Every day, about 10 liters of drink, food and GI secretions enter the alimentary canal. However, of these 10 liters, only about 1 liter or sometimes even less is able to reach the large intestine. 80% of electrolytes, majority of the water content and all foodstuffs are absorbed in the small intestines. By the time the digestive product reaches the large intestine, all that remains are traces of water, food materials that are indigestible and an abundance of bacteria.
Monosaccharides are transported by protein carriers into the epithelial cells. By way of facilitated diffusion, they then move out of the epithelial cells and enter into capillaries by way of intercellular clefts. Fructose has a special way to be absorbed, and that is by way of facilitated diffusion.
Amino acids are transported by several carries and are coupled to the active transport of sodium. Some amino acids are transported still in their short chains and what happens is they are further digested in the epithelial cells, resulting is simple amino acids before they can enter the capillary blood by way of diffusion.
During infancy, the immature intestinal mucosa absorbs whole proteins. The immune system then interprets the presence of whole proteins as antigenic and it performs its duty as the protector of the body, thereby mounting an all out attack to the protein. This then becomes evident in the child as food allergies.
Bile salts are not only involved in lipid digestion but are also active participants in the absorption of its end products. As fat digestion occurs, free fatty acids and monoglycerides are liberated. Bile salts, together with lecithin, quickly attract the liberated contents and form micelles. Found also in the core of micelles are fat-soluble vitamins and cholesterol molecules. Micelles easily diffuse into the luminal cell surface. By way of simple diffusion, lipid substances then moves out of the micelles. The lipids then float on the surface of the chyme which is beyond the reaches of the absorptive surfaces of the epithelial cells. If absorption is not completed, the lipids are lost in the feces.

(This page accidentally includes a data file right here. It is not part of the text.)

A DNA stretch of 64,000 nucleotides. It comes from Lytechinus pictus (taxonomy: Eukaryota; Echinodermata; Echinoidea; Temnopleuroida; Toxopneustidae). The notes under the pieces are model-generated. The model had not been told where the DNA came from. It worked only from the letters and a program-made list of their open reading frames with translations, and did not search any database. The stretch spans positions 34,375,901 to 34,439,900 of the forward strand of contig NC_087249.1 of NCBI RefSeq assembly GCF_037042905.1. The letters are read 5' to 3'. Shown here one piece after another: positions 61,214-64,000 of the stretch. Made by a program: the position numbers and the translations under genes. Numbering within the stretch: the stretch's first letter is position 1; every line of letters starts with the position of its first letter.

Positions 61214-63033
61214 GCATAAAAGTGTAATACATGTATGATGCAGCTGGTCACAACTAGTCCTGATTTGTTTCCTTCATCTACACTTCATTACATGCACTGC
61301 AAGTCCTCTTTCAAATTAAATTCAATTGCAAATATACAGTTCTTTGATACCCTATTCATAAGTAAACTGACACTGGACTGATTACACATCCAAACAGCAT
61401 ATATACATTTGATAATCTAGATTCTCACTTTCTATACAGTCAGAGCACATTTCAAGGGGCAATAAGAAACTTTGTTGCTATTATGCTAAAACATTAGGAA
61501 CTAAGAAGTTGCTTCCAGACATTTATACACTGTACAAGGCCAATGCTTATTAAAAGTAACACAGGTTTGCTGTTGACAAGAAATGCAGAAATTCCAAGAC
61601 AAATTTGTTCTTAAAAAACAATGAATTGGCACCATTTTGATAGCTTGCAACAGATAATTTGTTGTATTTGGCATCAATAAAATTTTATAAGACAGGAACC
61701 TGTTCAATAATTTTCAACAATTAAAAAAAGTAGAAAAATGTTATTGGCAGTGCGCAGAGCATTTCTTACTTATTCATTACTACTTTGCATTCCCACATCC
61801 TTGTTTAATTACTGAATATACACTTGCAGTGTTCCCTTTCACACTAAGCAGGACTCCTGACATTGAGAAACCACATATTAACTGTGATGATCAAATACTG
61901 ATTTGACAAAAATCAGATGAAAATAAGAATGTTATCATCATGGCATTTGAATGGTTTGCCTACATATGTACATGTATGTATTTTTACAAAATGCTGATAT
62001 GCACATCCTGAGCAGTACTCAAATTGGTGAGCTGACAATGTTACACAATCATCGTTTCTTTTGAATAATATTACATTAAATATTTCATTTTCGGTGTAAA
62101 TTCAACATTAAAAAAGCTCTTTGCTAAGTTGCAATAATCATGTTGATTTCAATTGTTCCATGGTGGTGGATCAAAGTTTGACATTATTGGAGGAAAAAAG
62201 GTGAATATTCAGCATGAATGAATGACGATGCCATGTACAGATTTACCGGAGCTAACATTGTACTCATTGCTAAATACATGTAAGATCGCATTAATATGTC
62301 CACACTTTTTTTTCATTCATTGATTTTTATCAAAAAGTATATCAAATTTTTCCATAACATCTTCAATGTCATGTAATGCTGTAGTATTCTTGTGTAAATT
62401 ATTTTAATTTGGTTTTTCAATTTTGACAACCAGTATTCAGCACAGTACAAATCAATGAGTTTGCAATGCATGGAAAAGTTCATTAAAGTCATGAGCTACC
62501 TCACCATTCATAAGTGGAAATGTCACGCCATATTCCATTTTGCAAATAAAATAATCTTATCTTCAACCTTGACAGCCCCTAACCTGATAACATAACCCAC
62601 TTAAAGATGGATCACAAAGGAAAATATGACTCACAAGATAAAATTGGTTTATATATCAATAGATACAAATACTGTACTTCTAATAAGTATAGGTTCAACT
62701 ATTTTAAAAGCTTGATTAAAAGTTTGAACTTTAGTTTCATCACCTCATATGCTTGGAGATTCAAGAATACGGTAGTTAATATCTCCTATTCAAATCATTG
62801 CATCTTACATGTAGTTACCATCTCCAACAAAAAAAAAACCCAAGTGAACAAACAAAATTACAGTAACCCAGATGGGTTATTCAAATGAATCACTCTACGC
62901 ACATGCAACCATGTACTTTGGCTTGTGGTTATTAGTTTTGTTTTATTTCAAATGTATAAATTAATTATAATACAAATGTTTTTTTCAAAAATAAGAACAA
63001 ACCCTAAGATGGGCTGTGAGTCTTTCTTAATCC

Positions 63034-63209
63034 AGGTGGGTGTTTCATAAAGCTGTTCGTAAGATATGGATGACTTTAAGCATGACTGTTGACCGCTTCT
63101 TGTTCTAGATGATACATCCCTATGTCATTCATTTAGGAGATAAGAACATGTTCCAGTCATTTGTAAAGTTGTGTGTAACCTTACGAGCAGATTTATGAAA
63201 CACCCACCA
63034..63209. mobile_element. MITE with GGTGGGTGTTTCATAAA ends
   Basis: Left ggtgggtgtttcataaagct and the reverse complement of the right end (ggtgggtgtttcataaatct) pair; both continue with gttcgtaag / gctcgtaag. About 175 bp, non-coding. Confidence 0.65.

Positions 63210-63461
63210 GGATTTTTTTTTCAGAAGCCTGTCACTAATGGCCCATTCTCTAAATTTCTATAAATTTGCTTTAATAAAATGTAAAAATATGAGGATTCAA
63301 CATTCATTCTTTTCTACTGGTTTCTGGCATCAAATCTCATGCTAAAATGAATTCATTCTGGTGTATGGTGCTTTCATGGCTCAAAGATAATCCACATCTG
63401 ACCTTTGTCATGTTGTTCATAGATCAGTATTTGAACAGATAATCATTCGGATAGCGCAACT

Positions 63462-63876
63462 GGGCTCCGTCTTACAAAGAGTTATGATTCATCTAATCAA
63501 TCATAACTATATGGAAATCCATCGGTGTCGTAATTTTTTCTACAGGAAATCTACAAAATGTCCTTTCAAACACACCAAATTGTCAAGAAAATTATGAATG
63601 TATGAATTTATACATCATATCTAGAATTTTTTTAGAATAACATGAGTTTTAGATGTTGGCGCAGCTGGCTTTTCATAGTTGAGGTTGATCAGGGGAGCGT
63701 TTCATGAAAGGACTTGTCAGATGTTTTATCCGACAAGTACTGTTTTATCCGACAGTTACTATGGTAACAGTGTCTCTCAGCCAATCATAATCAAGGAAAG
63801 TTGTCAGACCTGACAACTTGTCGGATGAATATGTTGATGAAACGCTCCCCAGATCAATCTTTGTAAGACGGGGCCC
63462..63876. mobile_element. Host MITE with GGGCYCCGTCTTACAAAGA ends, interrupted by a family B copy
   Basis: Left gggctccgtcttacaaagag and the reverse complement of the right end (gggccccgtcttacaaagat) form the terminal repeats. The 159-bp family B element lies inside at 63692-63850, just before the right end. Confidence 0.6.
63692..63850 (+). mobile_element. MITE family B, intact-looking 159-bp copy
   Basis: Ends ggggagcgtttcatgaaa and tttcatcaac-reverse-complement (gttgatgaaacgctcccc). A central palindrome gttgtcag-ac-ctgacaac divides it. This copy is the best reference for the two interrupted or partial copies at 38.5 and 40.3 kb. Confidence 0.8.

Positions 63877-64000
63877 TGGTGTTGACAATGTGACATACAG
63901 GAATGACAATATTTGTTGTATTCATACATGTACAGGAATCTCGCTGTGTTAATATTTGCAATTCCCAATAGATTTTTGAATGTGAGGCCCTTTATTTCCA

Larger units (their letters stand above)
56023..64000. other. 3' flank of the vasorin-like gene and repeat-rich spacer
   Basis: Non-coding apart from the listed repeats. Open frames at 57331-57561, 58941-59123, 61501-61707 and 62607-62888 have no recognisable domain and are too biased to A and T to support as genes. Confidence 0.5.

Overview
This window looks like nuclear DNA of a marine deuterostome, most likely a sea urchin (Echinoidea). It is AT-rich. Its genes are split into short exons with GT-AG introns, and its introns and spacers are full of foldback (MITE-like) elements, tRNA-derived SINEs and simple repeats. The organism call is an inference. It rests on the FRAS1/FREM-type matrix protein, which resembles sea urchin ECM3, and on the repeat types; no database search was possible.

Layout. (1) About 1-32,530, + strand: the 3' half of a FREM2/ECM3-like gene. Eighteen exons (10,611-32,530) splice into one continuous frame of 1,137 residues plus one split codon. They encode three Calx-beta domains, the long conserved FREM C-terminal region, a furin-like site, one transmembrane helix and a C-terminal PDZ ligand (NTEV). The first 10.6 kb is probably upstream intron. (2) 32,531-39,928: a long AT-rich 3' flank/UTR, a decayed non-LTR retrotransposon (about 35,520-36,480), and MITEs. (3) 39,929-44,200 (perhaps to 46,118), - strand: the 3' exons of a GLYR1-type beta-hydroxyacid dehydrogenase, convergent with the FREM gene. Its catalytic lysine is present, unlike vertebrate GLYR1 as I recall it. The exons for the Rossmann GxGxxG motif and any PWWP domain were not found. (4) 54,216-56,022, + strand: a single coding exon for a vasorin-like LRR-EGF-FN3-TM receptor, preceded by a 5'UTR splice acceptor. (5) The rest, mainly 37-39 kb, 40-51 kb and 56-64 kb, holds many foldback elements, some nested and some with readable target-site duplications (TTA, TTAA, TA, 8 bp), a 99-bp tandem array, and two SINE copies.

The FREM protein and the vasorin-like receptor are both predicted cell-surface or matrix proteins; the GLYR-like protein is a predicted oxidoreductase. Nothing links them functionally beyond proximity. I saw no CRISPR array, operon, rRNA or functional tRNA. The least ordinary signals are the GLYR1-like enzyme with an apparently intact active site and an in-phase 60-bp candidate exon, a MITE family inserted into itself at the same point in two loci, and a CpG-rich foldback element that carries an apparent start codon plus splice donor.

Nucleic acid digestion yields a number of product including phosphate ions, nitrogenous bases and pentose sugars. These products are transported across the epithelium by way of active transport and then enter the bloodstream.
The enteric bacteria found in the large intestine are responsible making some of the vitamins K and B, which are then absorbed by the large intestine. The other dietary vitamins are absorbed in the small intestine.
Most of the water-soluble vitamins, vitamin B and C, are absorbed by way of diffusion or by way of passive transporters. The exception to this is vitamin B12. The intrinsic factor, produced by our stomach, binds to the vitamin B12. The new complex structure formed by the binding of the intrinsic factor to the vitamin B12 then binds to specific mucosal receptor in the ileum. This action then triggers active uptake by way of endocytosis.